Dozens of microfluidic devices have been developed over the years that filter circulating tumor cells (CTC) from whole blood. Once inside the device, though, the cells end up stuck to the mechanism that captured them, making it difficult to quickly study them without causing damage.
Scientists from the RIKEN Advanced Science Institute in Japan and University of California Los Angeles have developed a new mechanism using polymer grafted silicon nanowires that capture CTC’s at body temperature (37°C, 99°F) and release them when cooled to close to freezing (4°C, 39°F).
Blood is passed through the device like a filter that contains a molecule capable of adhering to tumor cells like Velcro and separating them with efficiency ranging from 40% to 70%. The cancer cells are retained by tiny temperature-responsive polymer brushes inside the device. At 37 degrees Celsius, these polymer brushes stick to the tumor cells, but when cooled to 4 degrees Celsius, they release them, allowing scientists to examine the cells.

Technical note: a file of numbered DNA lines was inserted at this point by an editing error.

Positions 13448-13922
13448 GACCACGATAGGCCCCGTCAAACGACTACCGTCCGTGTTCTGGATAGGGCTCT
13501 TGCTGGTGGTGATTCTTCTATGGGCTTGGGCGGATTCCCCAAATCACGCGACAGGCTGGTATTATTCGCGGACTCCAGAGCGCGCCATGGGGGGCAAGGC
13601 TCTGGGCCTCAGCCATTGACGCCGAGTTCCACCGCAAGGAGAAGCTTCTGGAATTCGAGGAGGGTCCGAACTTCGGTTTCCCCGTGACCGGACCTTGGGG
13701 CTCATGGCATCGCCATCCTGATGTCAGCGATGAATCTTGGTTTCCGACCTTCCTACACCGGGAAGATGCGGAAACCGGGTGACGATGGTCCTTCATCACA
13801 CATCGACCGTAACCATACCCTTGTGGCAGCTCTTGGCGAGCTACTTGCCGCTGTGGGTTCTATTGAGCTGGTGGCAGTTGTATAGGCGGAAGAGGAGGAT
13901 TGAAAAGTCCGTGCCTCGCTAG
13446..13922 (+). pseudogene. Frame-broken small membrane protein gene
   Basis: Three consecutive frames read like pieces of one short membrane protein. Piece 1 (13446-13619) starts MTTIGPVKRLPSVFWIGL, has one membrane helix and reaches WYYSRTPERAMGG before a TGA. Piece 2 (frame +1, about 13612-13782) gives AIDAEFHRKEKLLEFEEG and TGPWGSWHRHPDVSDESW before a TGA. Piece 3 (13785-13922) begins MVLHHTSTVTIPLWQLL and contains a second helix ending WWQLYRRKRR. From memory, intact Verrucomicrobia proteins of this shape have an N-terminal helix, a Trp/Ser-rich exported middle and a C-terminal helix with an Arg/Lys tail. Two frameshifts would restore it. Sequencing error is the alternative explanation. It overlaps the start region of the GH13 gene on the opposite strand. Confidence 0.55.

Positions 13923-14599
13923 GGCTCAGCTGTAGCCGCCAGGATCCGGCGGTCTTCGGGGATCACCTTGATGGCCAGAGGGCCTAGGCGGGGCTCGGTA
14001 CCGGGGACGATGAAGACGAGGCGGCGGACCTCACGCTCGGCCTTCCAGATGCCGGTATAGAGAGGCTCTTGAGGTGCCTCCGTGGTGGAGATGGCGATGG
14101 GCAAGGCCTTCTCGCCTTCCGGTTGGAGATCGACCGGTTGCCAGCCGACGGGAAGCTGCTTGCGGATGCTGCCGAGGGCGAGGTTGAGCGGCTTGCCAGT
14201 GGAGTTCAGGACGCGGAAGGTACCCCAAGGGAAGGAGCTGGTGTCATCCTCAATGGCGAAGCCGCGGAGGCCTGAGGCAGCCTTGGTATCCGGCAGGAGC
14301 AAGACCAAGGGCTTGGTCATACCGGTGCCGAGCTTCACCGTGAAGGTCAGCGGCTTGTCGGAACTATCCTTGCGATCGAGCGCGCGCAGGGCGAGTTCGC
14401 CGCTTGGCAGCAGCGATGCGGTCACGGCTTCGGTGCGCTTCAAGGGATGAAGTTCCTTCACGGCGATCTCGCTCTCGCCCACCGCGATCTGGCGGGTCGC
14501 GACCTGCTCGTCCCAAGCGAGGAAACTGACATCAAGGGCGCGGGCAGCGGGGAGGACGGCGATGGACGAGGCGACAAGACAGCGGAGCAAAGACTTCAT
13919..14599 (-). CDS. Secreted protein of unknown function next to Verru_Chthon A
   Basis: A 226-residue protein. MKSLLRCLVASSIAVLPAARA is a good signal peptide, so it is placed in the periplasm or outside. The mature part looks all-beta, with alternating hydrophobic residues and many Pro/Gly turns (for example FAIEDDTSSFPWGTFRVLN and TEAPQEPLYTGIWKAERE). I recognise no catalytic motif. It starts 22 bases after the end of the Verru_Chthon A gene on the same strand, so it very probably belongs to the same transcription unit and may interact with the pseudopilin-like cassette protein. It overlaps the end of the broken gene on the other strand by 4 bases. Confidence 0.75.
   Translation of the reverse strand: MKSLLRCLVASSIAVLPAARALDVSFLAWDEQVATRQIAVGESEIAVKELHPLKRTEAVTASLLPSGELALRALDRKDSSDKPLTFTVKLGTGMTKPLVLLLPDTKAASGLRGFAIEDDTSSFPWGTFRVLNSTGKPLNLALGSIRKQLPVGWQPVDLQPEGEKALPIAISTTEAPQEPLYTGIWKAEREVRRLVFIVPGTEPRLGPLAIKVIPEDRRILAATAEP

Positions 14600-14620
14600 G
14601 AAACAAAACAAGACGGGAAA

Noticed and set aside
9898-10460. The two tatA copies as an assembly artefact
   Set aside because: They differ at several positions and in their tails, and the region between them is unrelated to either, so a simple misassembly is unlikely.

“Until now, most devices have demonstrated the ability to capture circulating tumor cells with high efficiency. However, it is equally important to release these captured cells, to preserve and study them in order to obtain insightful information about them. This is the big difference with our device.” Explains Hsiao-hua Yu, who led the team that developed the technique to coat the device with polymer brushes.
Abstract in Advanced Materials: Capture and Stimulated Release of Circulating Tumor Cells on Polymer-Grafted Silicon Nanostructures